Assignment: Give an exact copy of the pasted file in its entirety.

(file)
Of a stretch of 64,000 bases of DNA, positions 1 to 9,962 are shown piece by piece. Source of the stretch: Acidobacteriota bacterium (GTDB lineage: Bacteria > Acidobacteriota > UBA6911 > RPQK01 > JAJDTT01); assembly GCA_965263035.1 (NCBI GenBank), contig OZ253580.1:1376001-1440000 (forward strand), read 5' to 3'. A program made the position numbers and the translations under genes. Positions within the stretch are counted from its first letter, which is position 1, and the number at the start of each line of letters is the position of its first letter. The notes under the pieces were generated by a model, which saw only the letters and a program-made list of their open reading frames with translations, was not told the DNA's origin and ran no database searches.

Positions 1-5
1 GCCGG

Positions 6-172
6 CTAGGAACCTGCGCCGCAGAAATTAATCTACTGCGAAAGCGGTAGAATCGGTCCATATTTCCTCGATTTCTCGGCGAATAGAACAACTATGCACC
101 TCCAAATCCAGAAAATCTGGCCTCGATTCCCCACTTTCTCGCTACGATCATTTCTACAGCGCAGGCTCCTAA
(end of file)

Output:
Of a stretch of 64,000 bases of DNA, positions 1 to 9,962 are shown piece by piece. Source of the stretch: Acidobacteriota bacterium (GTDB lineage: Bacteria > Acidobacteriota > UBA6911 > RPQK01 > JAJDTT01); assembly GCA_965263035.1 (NCBI GenBank), contig OZ253580.1:1376001-1440000 (forward strand), read 5' to 3'. A program made the position numbers and the translations under genes. Positions within the stretch are counted from its first letter, which is position 1, and the number at the start of each line of letters is the position of its first letter. The notes under the pieces were generated by a model, which saw only the letters and a program-made list of their open reading frames with translations, was not told the DNA's origin and ran no database searches.

Positions 1-5
1 GCCGG

Positions 6-172
6 CTAGGAACCTGCGCCGCAGAAATTAATCTACTGCGAAAGCGGTAGAATCGGTCCATATTTCCTCGATTTCTCGGCGAATAGAACAACTATGCACC
101 TCCAAATCCAGAAAATCTGGCCTCGATTCCCCACTTTCTCGCTACGATCATTTCTACAGCGCAGGCTCCTAA